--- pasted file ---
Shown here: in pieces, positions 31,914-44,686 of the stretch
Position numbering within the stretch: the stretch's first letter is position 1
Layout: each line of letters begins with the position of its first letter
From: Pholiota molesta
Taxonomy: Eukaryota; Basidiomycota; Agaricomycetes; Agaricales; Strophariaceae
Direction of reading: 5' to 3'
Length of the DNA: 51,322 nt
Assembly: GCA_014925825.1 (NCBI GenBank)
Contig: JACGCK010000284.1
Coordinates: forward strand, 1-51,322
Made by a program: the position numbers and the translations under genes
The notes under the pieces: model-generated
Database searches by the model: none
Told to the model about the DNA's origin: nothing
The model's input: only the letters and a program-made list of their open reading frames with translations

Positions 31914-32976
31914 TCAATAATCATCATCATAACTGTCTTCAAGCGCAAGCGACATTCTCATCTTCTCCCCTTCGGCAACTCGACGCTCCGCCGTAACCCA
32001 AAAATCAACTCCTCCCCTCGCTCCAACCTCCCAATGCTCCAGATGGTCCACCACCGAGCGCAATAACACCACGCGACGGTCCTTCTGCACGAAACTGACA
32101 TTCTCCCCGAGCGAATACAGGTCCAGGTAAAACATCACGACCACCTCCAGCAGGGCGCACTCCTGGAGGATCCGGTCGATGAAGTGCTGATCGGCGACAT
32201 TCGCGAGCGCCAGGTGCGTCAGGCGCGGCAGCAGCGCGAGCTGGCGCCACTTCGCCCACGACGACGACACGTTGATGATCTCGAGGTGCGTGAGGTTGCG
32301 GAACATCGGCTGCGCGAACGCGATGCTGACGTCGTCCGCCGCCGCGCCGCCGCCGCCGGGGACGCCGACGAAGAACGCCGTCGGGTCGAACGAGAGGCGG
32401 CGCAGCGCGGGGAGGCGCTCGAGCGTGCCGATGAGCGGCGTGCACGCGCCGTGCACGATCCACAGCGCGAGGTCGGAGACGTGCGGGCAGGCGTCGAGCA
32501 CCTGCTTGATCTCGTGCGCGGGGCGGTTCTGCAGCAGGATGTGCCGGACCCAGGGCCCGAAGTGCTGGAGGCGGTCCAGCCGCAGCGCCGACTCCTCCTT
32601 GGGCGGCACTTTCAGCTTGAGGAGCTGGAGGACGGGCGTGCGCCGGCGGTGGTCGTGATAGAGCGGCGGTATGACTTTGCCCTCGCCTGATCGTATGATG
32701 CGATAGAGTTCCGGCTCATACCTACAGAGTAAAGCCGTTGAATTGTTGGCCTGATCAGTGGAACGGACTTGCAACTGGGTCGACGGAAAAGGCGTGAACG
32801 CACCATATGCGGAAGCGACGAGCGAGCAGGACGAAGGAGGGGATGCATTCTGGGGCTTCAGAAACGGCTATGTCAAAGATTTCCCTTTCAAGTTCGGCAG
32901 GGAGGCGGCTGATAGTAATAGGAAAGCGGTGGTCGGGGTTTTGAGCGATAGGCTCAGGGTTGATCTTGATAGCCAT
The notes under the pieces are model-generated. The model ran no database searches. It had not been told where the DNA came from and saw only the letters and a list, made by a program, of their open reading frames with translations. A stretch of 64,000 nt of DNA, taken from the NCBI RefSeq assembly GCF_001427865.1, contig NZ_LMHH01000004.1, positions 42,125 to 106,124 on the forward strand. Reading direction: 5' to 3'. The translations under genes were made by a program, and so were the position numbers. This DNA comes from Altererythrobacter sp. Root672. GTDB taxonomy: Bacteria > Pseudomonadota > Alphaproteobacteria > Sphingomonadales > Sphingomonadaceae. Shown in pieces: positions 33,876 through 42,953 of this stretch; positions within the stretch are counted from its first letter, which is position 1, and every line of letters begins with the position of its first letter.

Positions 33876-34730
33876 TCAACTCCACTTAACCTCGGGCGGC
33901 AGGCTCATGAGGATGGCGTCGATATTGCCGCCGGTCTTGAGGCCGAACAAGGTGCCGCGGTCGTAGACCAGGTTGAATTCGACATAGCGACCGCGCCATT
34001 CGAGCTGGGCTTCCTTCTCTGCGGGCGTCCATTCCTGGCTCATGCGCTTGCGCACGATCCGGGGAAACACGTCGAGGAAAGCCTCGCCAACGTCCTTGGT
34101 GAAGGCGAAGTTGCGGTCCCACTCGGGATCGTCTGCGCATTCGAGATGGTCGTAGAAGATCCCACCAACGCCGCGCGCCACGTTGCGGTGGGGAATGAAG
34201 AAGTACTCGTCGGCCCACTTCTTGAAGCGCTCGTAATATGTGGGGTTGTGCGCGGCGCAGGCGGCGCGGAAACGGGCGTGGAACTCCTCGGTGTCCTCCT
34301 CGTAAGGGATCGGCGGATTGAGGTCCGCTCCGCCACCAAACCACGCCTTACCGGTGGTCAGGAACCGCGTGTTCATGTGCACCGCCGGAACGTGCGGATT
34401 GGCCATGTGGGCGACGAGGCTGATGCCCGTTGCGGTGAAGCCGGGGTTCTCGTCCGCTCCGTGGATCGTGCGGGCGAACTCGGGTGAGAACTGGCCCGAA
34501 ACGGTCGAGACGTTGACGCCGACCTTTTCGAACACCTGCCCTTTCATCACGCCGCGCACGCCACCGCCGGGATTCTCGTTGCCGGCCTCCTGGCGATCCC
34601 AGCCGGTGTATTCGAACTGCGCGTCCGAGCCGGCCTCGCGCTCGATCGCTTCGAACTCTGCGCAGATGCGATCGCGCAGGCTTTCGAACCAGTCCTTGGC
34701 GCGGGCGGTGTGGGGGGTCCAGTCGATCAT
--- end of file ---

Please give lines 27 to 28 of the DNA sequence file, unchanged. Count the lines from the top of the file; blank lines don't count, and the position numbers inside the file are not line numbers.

32901 GGAGGCGGCTGATAGTAATAGGAAAGCGGTGGTCGGGGTTTTGAGCGATAGGCTCAGGGTTGATCTTGATAGCCAT
The notes under the pieces are model-generated. The model ran no database searches. It had not been told where the DNA came from and saw only the letters and a list, made by a program, of their open reading frames with translations. A stretch of 64,000 nt of DNA, taken from the NCBI RefSeq assembly GCF_001427865.1, contig NZ_LMHH01000004.1, positions 42,125 to 106,124 on the forward strand. Reading direction: 5' to 3'. The translations under genes were made by a program, and so were the position numbers. This DNA comes from Altererythrobacter sp. Root672. GTDB taxonomy: Bacteria > Pseudomonadota > Alphaproteobacteria > Sphingomonadales > Sphingomonadaceae. Shown in pieces: positions 33,876 through 42,953 of this stretch; positions within the stretch are counted from its first letter, which is position 1, and every line of letters begins with the position of its first letter.